This is directly from the server manual:
- CPULoad: Average CPU load from QlikView Server during interval
- VMCommitted: Size in MB of virtual memory actually used by QlikView Server at the end of the interval. This number is part of VMAllocated(MB) and should not exceed the size of the physical memory in order to avoid unacceptable response times
- VMAllocated: Size in MB of virtual memory allocated by QlikView Server at the end of the interval. VMAllocated(MB)+ VMFree(MB) = total maximum virtual memory space available to the QlikView Server process.
- VMFree: Size in MB of unallocated virtual memory available to QlikView Server
- VMLargestFreeBlock: Size in MB of the largest contiguous block of unallocated virtual memory available to QlikView Server. This number is part of VMFree(MB)
- UsageCalBalance: '-1.00' denotes no Usage CALs exist
Well, it's a little hard to talk about virtual memory without getting technical. But basically, you have to distinct between reservation, allocation and commit in this case.
Reservation is performed by QVS to have a memory area to work within.
Allocation is performed when QVS needs to actually extend it's usage within the reserved memory area.
Commit is when data is placed within the allocated area of memory.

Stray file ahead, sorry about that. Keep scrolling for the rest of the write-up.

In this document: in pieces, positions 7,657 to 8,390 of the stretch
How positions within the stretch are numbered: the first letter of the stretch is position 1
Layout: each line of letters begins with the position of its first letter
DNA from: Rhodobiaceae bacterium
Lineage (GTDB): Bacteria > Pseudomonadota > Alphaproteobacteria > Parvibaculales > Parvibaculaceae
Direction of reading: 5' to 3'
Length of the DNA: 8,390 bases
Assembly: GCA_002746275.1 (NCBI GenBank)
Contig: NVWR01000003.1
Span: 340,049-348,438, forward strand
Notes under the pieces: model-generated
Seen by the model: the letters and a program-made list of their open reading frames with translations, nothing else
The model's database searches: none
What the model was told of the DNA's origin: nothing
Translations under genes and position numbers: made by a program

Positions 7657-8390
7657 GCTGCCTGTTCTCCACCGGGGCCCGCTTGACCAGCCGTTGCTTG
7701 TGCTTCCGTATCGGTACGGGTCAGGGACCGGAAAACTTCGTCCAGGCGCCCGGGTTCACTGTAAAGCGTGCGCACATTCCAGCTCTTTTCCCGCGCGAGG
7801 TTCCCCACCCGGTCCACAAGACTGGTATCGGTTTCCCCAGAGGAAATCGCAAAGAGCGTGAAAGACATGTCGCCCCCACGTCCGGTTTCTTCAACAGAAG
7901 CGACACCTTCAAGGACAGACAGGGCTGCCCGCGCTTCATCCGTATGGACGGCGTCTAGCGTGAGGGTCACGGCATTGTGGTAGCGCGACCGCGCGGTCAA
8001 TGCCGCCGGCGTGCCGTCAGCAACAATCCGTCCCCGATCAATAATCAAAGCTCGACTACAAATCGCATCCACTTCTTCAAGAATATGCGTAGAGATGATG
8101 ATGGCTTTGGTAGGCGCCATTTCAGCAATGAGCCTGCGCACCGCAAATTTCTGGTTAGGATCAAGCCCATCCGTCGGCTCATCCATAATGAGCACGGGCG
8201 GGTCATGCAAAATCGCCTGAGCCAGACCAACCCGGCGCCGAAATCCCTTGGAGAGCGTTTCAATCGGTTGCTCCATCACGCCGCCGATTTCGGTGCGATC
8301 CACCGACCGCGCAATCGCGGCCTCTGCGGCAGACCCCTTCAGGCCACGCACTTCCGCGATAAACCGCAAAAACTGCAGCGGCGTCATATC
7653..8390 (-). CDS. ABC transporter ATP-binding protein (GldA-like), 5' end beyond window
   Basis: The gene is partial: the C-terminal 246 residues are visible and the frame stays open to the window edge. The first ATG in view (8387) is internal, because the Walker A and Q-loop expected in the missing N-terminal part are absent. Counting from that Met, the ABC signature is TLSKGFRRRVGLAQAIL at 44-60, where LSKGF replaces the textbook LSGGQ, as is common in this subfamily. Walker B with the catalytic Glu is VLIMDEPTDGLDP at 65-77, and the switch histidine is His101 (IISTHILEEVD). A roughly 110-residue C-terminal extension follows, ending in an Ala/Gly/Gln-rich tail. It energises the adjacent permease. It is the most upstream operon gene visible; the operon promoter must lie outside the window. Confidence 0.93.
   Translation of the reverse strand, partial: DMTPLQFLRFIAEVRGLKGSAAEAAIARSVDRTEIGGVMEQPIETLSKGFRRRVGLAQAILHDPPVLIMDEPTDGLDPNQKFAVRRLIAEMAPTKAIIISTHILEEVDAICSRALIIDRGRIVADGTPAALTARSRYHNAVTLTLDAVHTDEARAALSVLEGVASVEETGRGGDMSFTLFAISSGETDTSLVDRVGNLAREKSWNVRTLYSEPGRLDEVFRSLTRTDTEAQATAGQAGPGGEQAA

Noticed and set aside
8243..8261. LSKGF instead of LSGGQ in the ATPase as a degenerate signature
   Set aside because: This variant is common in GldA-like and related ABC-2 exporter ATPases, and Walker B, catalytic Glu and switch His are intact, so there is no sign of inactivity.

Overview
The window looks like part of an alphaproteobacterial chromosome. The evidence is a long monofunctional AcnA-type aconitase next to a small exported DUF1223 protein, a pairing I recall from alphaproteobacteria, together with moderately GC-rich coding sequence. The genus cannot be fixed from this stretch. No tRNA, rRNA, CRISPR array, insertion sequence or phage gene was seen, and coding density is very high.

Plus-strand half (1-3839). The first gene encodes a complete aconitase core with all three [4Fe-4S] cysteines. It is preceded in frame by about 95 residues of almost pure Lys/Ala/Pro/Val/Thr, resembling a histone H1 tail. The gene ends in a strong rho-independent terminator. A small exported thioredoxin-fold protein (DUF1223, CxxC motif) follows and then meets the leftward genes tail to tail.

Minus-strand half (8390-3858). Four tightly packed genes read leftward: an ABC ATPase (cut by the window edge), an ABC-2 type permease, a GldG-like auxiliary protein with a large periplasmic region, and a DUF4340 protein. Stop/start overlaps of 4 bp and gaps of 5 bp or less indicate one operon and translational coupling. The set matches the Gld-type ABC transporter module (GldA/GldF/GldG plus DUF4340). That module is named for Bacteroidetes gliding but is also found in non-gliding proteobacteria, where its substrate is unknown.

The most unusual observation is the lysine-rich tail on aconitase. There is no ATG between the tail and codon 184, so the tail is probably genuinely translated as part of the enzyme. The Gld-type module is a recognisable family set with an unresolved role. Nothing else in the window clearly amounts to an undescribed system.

The reservation, in a QVS case, is basically "invisible", since it does not directly consume any resources. The final call when reserving memory is up to Windows, and the returned reservation might be smaller than requested by QVS. The reserved memory area can be seen in the QVS event logs (high/debug/verbose logging required) at proccess startup, and are defined by the Working Set limits, inheriting in the QVS settings.
The allocation and commit values, if placed on a curve, will follow each other closely if the memory usage is healthy, with allocation just above commit. Differences or "split curves" in this case can indicate memory leaks, but will show significantly.
The VMFree and VMLargestFreeBlock values are only useful on 32 bit systems, since on a 64 bit system returns the size that Windows reports - and that number is, for some reason I don't know, the total possible memory size of the system. And that is not the same thing as actual free memory. I would disregard these numbers on x64, which is your case.
If interpreting memory statistics, you do have to have some knowledge of memory usage, unfortunately. I hope this helps you though.